Tuesday, January 23, 2018

Transmitting data by nozzle

Photo history is a long litany of the lost and found. Reputations rise and fall; trends and tools come and go. A photographer might be the toast of the town for a time, then fall into oblivion a few short years later. William Mortensen, anyone? The opposite of Mortensen might be someone like Mike Disfarmer or Vivian Maier who bursts onto the scene from nowhere and is quickly integrated into the canon. Critical variance seems more the rule than the exception, and the pace of that variance has only increased of late as we plunge further into the end-times. 

Which brings me to David Freund. Coming of artistic age in the 1970s, his approach blended perfectly with the zeitgeist of the time: 35 mm handheld black and white photography, with a careful eye for serendipitous juxtapositions in the so-called "social landscape" (for want of a better term). As Freund describes the hunt: "I look to dance or jazz: engage the body, have good chops, pay attention, and aim for surprise. Such photography boils down to transmitting data as experience." 

The best known data transmitter is probably Lee Friedlander. But Freund and several others —including Henry Wessel, Burk Uzzle, Philip Perkis, and Gus Kayafas— found plenty of room in the 1970s to stake out their own territory. Each was a poet of sorts, mining the visuals koans tossed onto roadside shoulders. Put just about any scene in front of them and they'd compose the elements in-camera into a monochrome gem. For a short while in the 1970s —think Jonathan Green's Snapshot— this approach not only flourished but became dominant, the style du jour. When Mike Mandel's 1975 baseball card series included several shooters in this vein, he not only cemented their individual reputations, but the entire approach. A Leica loaded with Tri-X ruled the world!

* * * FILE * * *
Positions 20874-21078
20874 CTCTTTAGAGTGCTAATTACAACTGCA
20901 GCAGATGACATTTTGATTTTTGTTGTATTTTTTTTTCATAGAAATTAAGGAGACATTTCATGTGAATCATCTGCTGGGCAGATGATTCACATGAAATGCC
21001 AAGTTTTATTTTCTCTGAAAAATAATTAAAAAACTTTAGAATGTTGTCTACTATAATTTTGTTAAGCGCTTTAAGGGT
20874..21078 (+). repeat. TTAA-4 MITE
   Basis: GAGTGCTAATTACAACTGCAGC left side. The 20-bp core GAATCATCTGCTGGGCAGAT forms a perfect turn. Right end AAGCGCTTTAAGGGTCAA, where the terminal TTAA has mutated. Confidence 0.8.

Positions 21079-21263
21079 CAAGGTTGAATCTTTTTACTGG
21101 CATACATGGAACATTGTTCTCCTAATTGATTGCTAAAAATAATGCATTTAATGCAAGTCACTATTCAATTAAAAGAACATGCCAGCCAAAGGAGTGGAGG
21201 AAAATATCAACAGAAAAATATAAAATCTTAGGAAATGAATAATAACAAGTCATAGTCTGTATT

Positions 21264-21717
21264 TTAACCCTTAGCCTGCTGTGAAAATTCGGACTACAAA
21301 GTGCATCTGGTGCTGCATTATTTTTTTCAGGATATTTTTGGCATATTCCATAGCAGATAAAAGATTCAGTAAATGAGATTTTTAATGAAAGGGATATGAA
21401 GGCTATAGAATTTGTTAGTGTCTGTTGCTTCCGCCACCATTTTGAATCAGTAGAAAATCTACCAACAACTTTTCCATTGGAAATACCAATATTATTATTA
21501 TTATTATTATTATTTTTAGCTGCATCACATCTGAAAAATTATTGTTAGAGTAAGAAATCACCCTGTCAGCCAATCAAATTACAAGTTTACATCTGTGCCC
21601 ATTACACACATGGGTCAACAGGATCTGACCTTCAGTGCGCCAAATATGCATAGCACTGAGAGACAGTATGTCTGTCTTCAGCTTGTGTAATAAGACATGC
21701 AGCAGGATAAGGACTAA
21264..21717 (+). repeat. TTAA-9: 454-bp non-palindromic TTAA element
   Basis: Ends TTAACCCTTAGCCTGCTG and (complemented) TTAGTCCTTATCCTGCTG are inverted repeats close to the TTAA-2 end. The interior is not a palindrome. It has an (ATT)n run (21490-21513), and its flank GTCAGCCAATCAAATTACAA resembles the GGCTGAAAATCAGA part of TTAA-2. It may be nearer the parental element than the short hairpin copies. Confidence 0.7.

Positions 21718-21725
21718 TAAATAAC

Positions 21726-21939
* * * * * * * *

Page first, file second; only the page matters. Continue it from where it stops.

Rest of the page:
Well, times change. Forty years later these shooters have mostly fallen off the map, and almost taken David Freund with them. Since the 1970s his work had become gradually harder to find. When I tried to research his work a few years ago the trail was faint indeed. There was not much in print or online, just a few grainy portfolios in old camera journals. A 2007 retrospective at Ramapo College (where he teaches) helped put him back in the public eye. But the big jolt was a chance meeting with Gerhard Steidl during a time Freund was contemplating a gas station project of photos made in the 1970s. As Freund describes it to me, "I put a page on it in his hand, and he responded. Lightning." 

It's the type of fairy tale breakthrough that never happens. Yet in Freund's case it did. In 2017, a few years after his chance encounter, Gas Stop was finally published by Steidl in a handsome four-volume set. 

This project can be viewed in any one of several ways, but one primary characteristic is its sheer profligacy. Any one of the volumes could be a nice monograph on its own. The combination of all four into a slipcased set —574 photos, 720 pages, weighing more than a gallon of gas— is massive indeed, and requires repeat visits to digest fully. Perhaps the colossal scope is a comment on the outsized importance of gas in American culture? Maybe not. In any case I spent about a week with it —longer than I've spent so far at the pump this year— browsing one book roughly every other day. By the end I hadn't yet grown tired of the photos. I was, well, pumped.